Especially Thomas — he’s always been sickly, but he still has to come to work. Well, this morning I noticed that he looked weaker than usual, and he was unsteady on his feet. [Pause]

On my fourth trip back to the field, I suddenly heard the young boys screaming. I dropped my sack and ran back as fast as I could. I didn’t see the accident, but I got there right after it happened. It seems that Thomas had swung his machete and the blade had slipped and cut right across Francois’ arm. When I arrived, Francois was lying on the ground and his blood was spurting high into the air, even spraying the cocoa pods on the plants. The men were there too. One of them wrapped a piece of cloth tightly around his arm to stop the flow of the blood, then picked him up and carried him away.

What will happen to him? Will he die from losing all his blood?

I don’t know. Nobody told us anything. This is the third accident this month, Alike, and the second with a machete. Another boy twisted his back carrying a heavy load of coffee beans. I saw it happen and he was in agony. This always happens at harvest time and it’s always the children; never the adults.

That’s because children’s backs aren’t strong enough to carry heavy sacks. Sometimes I worry about you, Eric.

I try to be very careful and look where I’m going. But sometimes, in the heat of the afternoon when you’re hot and tired, it’s easy to lose your footing and twist your ankle, or your back.

I twisted my ankle last year and all the water I was carrying spilled to the ground. It hurt so much. But the foreman didn’t care. He was just angry that I’d spilled the water and he couldn’t drink.

Alike, I forgot that even a small girl like you has to do heavy work. Bringing water to the fields, even just twice a day, must be difficult for you. Those jugs are very heavy.

You’re right. I’m small and the jug is heavy. But what I like is that I can go to school in between my trips to the fields.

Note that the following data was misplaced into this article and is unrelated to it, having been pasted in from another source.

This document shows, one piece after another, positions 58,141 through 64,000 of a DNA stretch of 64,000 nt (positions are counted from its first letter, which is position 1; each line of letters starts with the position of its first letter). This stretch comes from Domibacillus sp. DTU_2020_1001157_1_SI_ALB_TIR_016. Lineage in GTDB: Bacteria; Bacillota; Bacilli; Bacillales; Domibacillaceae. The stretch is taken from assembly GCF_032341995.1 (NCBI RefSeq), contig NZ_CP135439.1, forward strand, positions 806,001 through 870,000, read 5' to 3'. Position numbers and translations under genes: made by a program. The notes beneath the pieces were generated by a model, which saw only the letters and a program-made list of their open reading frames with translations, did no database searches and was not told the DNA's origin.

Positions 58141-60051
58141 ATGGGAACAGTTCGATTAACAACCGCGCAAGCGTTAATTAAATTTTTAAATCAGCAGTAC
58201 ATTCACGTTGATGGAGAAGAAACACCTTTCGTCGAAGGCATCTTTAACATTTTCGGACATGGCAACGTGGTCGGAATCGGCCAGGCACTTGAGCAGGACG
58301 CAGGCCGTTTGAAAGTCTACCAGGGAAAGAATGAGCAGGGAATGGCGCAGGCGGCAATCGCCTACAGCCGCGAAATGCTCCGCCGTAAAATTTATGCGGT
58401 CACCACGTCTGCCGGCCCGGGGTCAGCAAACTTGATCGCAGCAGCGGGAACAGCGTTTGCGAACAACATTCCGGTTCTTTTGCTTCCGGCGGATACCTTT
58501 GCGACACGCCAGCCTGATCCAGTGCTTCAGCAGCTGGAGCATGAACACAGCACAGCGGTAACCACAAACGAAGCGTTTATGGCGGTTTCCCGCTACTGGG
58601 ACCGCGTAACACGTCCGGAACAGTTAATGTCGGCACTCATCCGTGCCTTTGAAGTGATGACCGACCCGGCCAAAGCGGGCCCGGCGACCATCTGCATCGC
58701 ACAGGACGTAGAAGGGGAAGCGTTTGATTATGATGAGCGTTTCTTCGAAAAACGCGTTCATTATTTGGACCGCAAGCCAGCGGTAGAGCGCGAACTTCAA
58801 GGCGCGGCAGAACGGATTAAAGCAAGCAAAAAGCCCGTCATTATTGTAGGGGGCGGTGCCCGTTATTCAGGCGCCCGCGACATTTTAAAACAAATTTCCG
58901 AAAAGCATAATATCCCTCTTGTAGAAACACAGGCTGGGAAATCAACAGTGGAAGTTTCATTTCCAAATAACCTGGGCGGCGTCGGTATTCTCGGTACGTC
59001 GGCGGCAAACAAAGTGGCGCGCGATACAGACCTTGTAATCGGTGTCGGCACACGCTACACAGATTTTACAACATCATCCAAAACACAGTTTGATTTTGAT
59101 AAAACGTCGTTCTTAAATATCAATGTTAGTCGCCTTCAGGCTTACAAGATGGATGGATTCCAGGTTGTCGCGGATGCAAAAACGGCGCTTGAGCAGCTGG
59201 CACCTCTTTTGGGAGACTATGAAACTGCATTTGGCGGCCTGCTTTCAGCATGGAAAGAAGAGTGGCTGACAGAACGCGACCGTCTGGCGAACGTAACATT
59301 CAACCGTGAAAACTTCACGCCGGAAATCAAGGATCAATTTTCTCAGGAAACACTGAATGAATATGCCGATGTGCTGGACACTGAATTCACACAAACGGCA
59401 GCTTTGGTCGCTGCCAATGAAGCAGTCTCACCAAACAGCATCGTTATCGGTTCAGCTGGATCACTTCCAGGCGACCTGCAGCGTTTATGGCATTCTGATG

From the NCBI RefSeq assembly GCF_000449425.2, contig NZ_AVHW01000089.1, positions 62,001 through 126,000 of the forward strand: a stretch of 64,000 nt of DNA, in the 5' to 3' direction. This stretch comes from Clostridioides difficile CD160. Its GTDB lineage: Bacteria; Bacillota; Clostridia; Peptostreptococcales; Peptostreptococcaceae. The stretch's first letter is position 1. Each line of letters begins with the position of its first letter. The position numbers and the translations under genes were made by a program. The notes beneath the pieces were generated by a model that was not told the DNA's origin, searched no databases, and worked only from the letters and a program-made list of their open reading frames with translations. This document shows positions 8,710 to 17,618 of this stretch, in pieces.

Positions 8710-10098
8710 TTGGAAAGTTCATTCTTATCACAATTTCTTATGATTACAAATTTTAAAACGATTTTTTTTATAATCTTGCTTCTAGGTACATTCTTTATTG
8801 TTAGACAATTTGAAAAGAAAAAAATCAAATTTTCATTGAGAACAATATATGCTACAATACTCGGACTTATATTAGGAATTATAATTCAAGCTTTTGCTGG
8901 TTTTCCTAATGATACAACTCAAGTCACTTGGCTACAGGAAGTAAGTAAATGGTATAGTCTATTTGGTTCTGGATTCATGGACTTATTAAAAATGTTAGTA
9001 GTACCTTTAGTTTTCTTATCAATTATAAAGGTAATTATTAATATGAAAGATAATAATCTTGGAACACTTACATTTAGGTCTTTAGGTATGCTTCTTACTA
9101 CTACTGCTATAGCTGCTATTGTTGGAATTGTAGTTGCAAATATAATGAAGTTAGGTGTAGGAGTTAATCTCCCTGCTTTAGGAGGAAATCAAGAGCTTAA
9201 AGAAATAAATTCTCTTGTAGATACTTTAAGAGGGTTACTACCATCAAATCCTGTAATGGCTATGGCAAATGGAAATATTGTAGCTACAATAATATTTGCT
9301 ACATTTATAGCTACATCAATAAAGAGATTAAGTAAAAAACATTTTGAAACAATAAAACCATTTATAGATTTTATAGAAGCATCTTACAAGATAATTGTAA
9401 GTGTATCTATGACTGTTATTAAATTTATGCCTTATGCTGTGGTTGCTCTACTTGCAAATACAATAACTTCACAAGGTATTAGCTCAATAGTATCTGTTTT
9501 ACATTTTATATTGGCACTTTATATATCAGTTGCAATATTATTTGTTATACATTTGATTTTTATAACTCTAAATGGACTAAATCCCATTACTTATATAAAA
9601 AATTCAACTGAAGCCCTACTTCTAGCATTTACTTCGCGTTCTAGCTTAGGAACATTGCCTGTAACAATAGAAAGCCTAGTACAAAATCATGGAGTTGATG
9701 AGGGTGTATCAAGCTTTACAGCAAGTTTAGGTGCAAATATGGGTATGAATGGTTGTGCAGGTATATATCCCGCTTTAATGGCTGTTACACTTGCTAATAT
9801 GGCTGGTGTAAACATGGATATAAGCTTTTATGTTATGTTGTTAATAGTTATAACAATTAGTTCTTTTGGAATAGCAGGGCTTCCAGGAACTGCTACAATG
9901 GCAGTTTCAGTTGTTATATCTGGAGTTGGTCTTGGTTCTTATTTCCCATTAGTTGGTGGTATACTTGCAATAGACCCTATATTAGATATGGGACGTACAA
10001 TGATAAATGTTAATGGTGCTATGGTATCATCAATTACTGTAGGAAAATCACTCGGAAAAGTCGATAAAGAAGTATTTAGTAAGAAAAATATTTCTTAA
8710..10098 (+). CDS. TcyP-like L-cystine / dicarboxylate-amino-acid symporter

Well, I’m happy for you but a little sad for myself. I work from daybreak until late at night and still earn barely enough to help keep us all from starvation. There’s no time for me to go to school. [Pause] But I’ll tell you a secret.

Can I tell mama and papa?

No. The whole point of a secret is that you can’t tell anyone. [Pause] My greatest dream is that one day I’ll be able to go to school too. I want to learn to read and write. Then I’ll become a famous doctor and help all the sick people get better. I would even be able to fix Francois’ arm.

When I grow up I’m going to be a teacher. Then I’ll be able to look at books all day long, whenever I want to.

So you don’t mind having to run back and forth between school and the fields?

No, I feel like a grown-up too, making money and helping the family. Most of the girls and boys in my class work a few hours each day helping their parents on the family farm. But I wish we had jobs like they do. They’re not allowed to use machetes and they don’t have to carry heavy loads.

I don’t mind having to work either. It’s just that…well, you know, I don’t have a chance to learn interesting things like you do and also I never get to play soccer. My second dream is to be a famous soccer player and play for Cameroon. Our team is the best in the world.

Eric, Alike, are you there?

Mama’s awake. Let’s tell her about Francois’ arm.

MUSIC [Fade up music; hold 3 secs; fade out]

That’s the end of today’s drama about children who work in agriculture. This story raises issues about children using dangerous tools, like machetes. It also raises issues about workloads that are too much for children – like heavy loads of cocoa beans, and jugs of water. If you ask your children to help you in the fields or around the house, remember that their bodies are still growing, and that you shouldn’t make them do more than they can safely manage.


Contributed by Christine Davet, Toronto, Canada.

Reviewed by Joost Kooijmans, International Labour Organization – International Programme on the Elimination of Child Labour, Geneva, Switzerland.

Information sources

Study into Child Labour in the Cocoa Sector in West Africa. Carried out by the Institute of Tropical Agriculture (IITA) and national research coordinators in Cameroon, Cote d’Ivoire, Ghana and Nigeria.

BCCCA Position Paper on the Study into Child Labour in the Cocoa Sector in West Africa.
The Biscuit, Cake, Chocolate & Confectionery Alliance (BCCCA)
37 – 41 Bedford Row
London WC1R 4JH
Tel: 020 7404 9111

International Labour Organization – International Programme on the Elimination of Child Labour.
Tel:  +41 22 799 8181
Fax: +41 22 799 8771

International Conference on Child Labour. Oslo, 27 – 30 October 1997:

Relationships between Education and Child Labour Issues Paper
Education and Child Labour Background Paper
Social Mobilization and Child Labour Issues Paper
Social Mobilization and Child Labour Background Paper
Strategies for Eliminating Child Labour: prevention, removal and rehabilitation – Synthesis document

United Nations Children’s Fund (UNICEF) New York.